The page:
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And the E-Commerce Gold Medal Goes to...

By Mark W. Vigoroso
Feb 19, 2002 5:28 PM PT

It can be argued that e-commerce has suffered more agonizing defeats than thrilling victories over the past year.

And the E-Commerce Gold Medal Goes to...

But in this Olympic season, one determined company has earned a perch atop the e-commerce medal stand. Industry judges said they would bestow the gold on online auction giant EBay (Nasdaq: EBAY), with Amazon.com (Nasdaq: AMZN) taking the silver.

"EBay has been profitable nearly since Day One," Morningstar analyst David Kathman told the E-Commerce Times. "It has stayed profitable while expanding margins and maintaining growth, whereas Amazon had to sacrifice growth to get to profitability."

The San Jose, California-based auctioneer owes much of its success to its business model, which taps into the true potential of online communities, according to analysts.

Amazon's agility and resourcefulness earned it the No. 2 spot.

Strict Spending

For all of 2001, EBay generated revenue of US$748.8 million, representing a 74 percent annual growth rate, and earned pro forma net income of $137.5 million, representing 135 percent year-over-year growth.

Those bullish numbers illustrate EBay management's longstanding fiscal discipline, according to company spokesman Kevin Pursglove.

"[CEO] Meg Whitman has committed to running EBay by old-economy rules," Pursglove told the E-Commerce Times. "While [e-commerce companies] competed for first-mover advantage and market share, Meg ensured that expenses did not outpace revenue and that every dollar invested returned at least a dollar."

Community Service

While leadership and execution have contributed to EBay's success, Kathman said, the company's Internet-friendly business model has played perhaps the largest role.

In the simplest terms, EBay's success depends directly on the proliferation of a community of buyers and sellers, and the Internet has become the most efficient and ubiquitous community-building medium ever conceived.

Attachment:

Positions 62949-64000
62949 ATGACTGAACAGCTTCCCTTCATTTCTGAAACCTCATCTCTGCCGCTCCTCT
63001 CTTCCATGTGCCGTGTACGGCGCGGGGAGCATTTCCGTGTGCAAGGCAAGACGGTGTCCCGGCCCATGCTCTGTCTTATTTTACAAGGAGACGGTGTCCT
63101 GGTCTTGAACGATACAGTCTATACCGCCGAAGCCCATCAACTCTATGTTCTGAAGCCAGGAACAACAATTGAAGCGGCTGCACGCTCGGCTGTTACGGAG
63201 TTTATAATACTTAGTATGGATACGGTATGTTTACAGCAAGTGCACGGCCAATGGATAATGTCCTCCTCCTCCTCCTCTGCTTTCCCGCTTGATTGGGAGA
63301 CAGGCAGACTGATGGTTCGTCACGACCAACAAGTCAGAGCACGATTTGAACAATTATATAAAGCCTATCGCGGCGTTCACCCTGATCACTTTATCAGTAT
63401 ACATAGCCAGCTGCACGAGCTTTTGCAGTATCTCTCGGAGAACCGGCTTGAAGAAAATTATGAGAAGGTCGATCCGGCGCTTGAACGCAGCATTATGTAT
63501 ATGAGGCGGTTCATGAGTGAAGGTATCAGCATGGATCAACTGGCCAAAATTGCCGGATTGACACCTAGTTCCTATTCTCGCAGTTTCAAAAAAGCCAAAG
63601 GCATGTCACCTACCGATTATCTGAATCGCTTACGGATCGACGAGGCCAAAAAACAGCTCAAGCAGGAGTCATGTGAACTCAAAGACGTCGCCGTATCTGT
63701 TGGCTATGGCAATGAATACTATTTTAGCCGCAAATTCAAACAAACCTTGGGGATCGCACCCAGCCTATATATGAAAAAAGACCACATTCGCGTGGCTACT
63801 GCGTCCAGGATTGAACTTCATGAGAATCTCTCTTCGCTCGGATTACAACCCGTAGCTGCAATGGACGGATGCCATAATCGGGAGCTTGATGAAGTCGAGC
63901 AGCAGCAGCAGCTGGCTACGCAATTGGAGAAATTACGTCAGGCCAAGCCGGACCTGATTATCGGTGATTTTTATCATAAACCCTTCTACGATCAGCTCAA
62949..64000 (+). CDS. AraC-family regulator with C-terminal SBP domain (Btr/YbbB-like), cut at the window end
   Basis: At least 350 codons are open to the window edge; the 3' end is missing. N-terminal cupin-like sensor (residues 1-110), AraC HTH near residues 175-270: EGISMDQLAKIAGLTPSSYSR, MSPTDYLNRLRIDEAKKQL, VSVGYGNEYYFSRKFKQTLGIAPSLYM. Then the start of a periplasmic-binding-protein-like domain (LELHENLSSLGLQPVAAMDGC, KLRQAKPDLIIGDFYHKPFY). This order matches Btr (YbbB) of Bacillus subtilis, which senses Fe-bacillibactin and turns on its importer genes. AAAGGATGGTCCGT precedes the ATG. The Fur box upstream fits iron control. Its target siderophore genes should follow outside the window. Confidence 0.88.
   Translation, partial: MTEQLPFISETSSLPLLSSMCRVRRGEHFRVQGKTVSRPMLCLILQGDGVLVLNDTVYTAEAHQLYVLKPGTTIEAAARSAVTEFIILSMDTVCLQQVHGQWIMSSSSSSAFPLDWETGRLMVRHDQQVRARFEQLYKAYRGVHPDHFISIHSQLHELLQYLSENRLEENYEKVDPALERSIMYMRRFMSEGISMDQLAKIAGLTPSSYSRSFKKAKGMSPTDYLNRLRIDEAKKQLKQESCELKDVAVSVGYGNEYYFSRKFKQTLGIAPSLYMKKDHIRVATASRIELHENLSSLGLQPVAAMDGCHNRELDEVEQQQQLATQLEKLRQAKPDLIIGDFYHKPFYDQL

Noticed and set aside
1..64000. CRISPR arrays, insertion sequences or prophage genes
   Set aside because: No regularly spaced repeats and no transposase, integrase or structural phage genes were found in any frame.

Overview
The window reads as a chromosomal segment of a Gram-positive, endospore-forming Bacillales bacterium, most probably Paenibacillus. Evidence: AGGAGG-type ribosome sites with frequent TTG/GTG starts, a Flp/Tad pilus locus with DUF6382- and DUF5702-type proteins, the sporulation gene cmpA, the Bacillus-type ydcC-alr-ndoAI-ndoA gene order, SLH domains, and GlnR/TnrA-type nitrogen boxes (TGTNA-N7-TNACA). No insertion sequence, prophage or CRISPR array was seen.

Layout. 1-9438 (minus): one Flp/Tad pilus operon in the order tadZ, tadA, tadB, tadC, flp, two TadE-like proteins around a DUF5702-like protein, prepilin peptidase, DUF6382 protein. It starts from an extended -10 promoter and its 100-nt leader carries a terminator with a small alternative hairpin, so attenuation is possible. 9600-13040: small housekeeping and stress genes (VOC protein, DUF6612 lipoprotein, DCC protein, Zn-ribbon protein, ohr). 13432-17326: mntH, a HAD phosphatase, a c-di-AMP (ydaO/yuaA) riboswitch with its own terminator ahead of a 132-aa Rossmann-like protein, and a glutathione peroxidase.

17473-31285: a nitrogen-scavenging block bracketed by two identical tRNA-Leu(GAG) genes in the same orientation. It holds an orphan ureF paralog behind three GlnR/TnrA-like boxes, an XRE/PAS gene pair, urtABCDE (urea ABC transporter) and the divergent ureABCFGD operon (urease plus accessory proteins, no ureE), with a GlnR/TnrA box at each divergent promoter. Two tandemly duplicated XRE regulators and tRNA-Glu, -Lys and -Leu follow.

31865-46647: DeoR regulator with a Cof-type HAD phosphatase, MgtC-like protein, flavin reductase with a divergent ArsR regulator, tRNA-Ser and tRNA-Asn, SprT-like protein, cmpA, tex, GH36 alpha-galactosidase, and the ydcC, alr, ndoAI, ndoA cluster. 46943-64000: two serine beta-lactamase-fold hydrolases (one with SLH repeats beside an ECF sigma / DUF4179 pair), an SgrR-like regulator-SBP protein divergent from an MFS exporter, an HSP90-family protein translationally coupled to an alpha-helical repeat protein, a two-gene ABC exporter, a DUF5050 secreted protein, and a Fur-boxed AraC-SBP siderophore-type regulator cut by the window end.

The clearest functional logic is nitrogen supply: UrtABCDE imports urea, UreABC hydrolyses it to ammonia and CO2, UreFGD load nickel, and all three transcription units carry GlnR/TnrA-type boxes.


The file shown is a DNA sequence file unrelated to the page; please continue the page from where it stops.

What is more, EBay has used its first-mover advantage to build a critical mass of global buyers and sellers -- currently 43 million strong -- that perpetuates the community, Kathman added.

"Our community is dynamic and versatile," Pursglove said. "And with $29 million in daily sales, the community literally reinvents itself every four or five months."

Model Retailer

On the flip side, by virtue of its retail business model, Amazon contends with the costs of buying merchandise from wholesalers and reselling it to customers.

To its credit, the e-tail giant has responded to adverse economic conditions and to unique pressures in the online sales channel, some analysts argued.

"It is a tribute to Amazon's management team that the company has made changes in [its] business philosophy and operational model that take it away from being a pure play e-tailer," Yankee Group analyst Paul Ritter told the E-Commerce Times.

With its intense focus on the customer, Ritter added, Amazon also forged key brick-and-mortar partnerships with retailers like Borders, Circuit City (NYSE: CC) and Toys "R" Us (NYSE: TOY) to satisfy increasingly multichannel consumers.

Customers' Rights

For its part, EBay relies on customer feedback to continually and flexibly improve its offering, said Pursglove.

"We listen to our community, and we are flexible to make changes," he noted. "This helps us avoid a lot of contentious issues."

For instance, when EBay's sellers responded negatively to the checkout process in October 2001, the company gathered feedback from user groups then quickly made the feature optional, Pursglove explained.

Up, Up and Away

This agility, seen throughout the company, has allowed EBay to reach its current level of success, Kathman said.

When an overeager audience flooded EBay's ill-equipped servers in 1999 and crippled its Web site, the company made critical infrastructure investments to fix the problem, he added.

That move carried some risk and led to the company's only two quarters of operating losses. But CEO Whitman and her team recognized the importance of uptime for timed auctions, Kathman noted.

As a result, EBay has maintained 99.9 percent reliability over the last two quarters.

Golden Years

Some pundits harp on the fraud cases that periodically plague EBay's auctions.

But compared with the level of overall use, fraud has been relatively rare, Pursglove said. In addition, the company offers insurance and dispute resolution to help combat fraud, along with special services like authentication for sports memorabilia.

All told, EBay seems destined for another gold medal year in 2002.

How important is a candidate's knowledge of technology in winning your vote?
Extremely -- technology is at the center of most of the world's big problems and solutions.
Very -- a candidate who doesn't understand technology can't relate to young people.
Somewhat -- a general understanding is sufficient.
Not very -- choosing good advisers is more important than direct knowledge.
Not at all -- technology is often a distraction from more important issues.